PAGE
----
New domestic violence laws in South Africa – what you need to know

 ·14 Apr 2023

President Cyril Ramaphosa has signed new directives in terms of the Domestic Violence Act, 2021, which commences on Friday, 14 April 2023.

The new Act aims to aid the country in its endemic of widespread gender-based violence as well as the harm done against children within a household.

The amendments increase the level of monitoring imposed on perpetrators and allow for applications for protection orders on behalf of victims with written consent.

It further provides more authority to adults who suspect a child is exposed to violence and criminalises the failure to report domestic abuse in South Africa.

The latest round of amendments deal primarily with procedural matters relating to cases of domestic violence. Under the proclamation, stricter duties have been imposed on office managers, supervisors and clerks of the court when dealing with cases of domestic violence.

The amendment act, in essence, ensures that court officials remain updated and well-informed about regulatory changes and attend annual training on directives relating to domestic abuse.

Further changes include the arranging of an intermediary to assist persons who need an intermediary during the hearing of any application and an interpreter if need be.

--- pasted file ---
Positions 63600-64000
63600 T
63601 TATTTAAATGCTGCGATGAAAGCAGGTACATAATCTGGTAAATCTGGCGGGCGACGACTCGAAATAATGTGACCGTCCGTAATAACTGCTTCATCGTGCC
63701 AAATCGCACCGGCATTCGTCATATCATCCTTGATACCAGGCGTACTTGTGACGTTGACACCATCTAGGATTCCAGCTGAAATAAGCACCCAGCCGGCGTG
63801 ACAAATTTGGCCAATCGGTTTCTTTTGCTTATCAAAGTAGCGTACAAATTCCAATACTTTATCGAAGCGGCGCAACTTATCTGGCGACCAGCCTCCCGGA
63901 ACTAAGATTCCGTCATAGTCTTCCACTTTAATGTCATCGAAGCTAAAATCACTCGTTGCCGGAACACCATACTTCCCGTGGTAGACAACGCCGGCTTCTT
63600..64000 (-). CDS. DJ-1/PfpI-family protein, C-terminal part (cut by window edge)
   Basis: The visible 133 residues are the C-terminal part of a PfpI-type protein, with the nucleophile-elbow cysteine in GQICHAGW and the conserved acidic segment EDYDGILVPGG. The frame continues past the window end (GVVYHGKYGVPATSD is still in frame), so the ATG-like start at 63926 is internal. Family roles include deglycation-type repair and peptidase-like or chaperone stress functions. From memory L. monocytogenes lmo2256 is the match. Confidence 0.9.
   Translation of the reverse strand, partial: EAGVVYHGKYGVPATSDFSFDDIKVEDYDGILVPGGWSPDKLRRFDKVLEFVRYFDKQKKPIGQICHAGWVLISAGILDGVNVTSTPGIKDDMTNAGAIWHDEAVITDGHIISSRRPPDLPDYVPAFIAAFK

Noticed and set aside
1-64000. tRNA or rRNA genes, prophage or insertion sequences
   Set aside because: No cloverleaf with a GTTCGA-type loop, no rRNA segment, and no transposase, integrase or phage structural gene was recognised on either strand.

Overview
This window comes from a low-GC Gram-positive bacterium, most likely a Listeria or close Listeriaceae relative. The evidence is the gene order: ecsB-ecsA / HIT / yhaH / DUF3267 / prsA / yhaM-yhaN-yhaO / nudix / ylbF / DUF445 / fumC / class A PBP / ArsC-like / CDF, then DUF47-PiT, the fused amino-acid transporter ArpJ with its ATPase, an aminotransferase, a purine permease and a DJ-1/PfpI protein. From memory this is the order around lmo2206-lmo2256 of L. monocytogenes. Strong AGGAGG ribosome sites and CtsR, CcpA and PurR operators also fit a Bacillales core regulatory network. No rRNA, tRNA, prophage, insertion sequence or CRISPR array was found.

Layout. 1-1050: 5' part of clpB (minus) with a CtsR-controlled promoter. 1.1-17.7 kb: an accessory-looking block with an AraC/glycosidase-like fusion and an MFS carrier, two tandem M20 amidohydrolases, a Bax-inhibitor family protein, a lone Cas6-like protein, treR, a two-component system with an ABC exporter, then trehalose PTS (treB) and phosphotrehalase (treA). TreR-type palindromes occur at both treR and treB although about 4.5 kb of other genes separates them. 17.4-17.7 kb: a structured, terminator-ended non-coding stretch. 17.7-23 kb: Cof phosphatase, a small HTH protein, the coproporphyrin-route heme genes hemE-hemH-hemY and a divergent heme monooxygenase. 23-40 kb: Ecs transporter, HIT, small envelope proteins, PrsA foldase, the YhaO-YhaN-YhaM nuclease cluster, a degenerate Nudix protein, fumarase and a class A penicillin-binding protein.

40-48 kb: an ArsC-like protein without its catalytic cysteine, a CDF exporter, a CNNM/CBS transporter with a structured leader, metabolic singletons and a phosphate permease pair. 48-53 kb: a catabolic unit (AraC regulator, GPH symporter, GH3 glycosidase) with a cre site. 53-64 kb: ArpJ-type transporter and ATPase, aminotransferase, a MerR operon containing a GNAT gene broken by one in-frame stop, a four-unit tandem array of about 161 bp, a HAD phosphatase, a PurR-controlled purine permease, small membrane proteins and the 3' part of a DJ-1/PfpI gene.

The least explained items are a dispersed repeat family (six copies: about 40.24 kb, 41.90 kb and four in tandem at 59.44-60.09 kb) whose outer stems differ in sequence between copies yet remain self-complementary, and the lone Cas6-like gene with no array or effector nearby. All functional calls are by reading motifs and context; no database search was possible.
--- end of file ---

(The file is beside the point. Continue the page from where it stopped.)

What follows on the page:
The changes enacted under this Act, reaffirm the government’s commitment to tackling domestic violence in South Africa and treating it with the necessary care and seriousness within court proceedings that it deserves.

The Act now prescribes court managers compile after-hours duties every month, providing a contact detail that can be contacted outside of normal court hours, including weekends, public holidays and more.

As a result, victims of domestic violence can apply for protection orders after-hours.

For those who apply for a protection order but do not have a legal representative, the clerk of court is now prescribed to assist the victim in the process and furnishing of the order, in terms of the Act.

On top of these additional duties, when it comes to domestic abuse cases, the clerks of the court must allocate file numbers, submit applications and pass files on to the magistrate within strict timelines.

If a clerk does not comply with the new directives outlined in the proclamation, disciplinary action will take place against them. The clerk is further required to take appropriate steps to ensure that all documentation and evidence remain confidential.

Ultimately, the new amendments seek to smoothen the legal process of dealing with a case of domestic abuse – reducing red tape and holding those with the authority to deal with the issue accountable.

See the full proclamation attached below:

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